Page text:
72. Meng Zhang, Department of Religious Studies, Indiana University Bloomington
    Title: Mengzi’s Ethical Naturalist Constructivism and Its Ambiguity.
  73. Wan-hsian Chi, National Chi Nan University, Taiwan
    Title: Wang Yangning’s Metaphysics of Mind and Neo-Confucian Dialogues on Becoming a Sage: A Philosophical Hermeneutic Study.
  74. Yuet Keung Lo, National University of Singapore
    Title: From the Lion’s Roar to Heavenly Piping: Sound in Chinese Buddhism.
  75. Sun Qingjuan, Nanyang Technological University
    Title: The Exhaustive Rule: The Inner-heart and the Outer-heart Principles.
  76. Sharon Y. Small, Department of Philosophy, East China Normal University
    Title: Wu (无) as a Philosophical Framework: Explorations in Early Daoist Thought
  77. Siufu TANG, The University of Hong Kong
    Title: Xunzi’s Confucian Constructivism: An Initial Sketch.
  78. Jorg Schumacher, Retired from  the University of Geneva
    Title: Defining a space of innocence—About the philosophical meaning of the word fang
  79. Yong Li, Assistant Dean, School of Philosophy, Wuhan University
    Title: Moral Ambivalence, Moral Relativism and Moral Knowledge.
  80. Anton Heinrich L. Rennesland,
    Title: Zhuangzi’s Dream Argument as Hypothesis: Perspective, existence, freedom.
  81. Ivana Buljan, University of Santo Tomas, Manila, the Philippines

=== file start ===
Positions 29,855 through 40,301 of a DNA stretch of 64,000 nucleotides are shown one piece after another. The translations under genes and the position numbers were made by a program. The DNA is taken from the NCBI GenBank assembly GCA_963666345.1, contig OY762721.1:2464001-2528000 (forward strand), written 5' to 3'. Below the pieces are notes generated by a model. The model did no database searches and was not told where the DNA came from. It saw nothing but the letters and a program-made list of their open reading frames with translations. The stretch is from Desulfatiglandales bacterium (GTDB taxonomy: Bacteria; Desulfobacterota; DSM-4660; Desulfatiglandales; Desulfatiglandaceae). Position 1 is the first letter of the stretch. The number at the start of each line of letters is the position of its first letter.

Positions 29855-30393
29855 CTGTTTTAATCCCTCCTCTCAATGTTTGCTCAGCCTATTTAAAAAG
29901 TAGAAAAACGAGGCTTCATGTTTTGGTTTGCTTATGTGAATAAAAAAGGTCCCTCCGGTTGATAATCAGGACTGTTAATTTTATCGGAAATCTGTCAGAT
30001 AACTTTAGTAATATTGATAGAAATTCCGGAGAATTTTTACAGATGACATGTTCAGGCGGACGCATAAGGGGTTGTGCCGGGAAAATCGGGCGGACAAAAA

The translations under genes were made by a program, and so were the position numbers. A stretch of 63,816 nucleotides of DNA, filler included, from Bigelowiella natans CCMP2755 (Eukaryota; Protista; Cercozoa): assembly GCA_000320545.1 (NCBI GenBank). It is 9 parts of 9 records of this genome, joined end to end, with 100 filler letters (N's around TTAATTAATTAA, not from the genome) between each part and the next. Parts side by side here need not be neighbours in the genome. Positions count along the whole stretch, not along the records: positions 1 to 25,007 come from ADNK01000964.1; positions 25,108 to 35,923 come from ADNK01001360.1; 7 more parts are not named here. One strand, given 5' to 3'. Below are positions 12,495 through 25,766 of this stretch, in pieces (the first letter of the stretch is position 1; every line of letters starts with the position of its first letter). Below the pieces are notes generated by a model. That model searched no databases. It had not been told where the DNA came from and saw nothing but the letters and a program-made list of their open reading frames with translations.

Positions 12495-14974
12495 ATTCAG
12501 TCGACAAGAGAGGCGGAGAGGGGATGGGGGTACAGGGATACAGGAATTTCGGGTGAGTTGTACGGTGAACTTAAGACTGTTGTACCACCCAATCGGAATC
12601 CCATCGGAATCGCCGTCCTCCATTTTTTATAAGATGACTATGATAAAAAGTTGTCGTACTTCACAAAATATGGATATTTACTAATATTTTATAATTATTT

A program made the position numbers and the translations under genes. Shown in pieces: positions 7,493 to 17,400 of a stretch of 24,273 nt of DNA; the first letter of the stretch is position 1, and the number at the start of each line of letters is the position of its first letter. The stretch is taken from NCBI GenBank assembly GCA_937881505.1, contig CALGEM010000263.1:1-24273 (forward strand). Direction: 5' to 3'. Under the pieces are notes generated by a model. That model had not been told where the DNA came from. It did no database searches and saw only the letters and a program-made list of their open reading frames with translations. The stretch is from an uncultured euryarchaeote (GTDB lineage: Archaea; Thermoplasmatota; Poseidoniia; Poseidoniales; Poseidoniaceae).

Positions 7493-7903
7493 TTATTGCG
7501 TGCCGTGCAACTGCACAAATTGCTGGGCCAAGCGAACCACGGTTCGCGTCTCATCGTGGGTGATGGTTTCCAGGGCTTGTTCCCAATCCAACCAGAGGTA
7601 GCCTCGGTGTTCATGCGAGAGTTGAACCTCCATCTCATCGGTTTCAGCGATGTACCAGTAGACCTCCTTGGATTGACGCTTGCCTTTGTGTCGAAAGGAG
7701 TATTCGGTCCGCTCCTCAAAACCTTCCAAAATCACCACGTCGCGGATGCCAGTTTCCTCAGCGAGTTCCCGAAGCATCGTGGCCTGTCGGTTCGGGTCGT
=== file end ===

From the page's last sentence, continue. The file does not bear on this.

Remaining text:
Title: Counterfactual Reasoning in Early Chinese Philosophy.
  82. Harold W. Baillie, The University of Scranton
    Title: Zhuangzi: Plato’s Mature Philosopher.
  83. James D. Sellmann, The University of Guam
    Title: Rebuttal by Non-Rebuttal: The Zhuangzi as a Commentary on Kongzi Not knowing Complete Virtue.
  84. Yves Vende, Centre Sèvres (Paris), Philosophy department
    Title: Zhu Xi’s General and Particular Reading Method.
  85. Katarzyna Pejda, Sinology, Institute of Classical and Oriental Studies, The John Paul II Catholic University of Lublin, Poland
    Title: Constructing a Moral Person in Analects and Mengzi Texts.
  86. Jean-Yves Heurtebise, FuJen Catholic University (Taiwan) & Associate Researcher, CEFC 法國現代中國研究中心(Hong-Kong)
    Title: Deconstructing the assumptions of the Chinese term 西藥. Comparative Perspectives on European/Chinese & Traditional/Modern Medicine.
  87. Philippe Major, Fellow, University of Basel
    Title: Philosophical Textuality between Heaven and Earth: Reading Tang Junyi.
  88. Jing Hu, Philosophy Department, Concordia University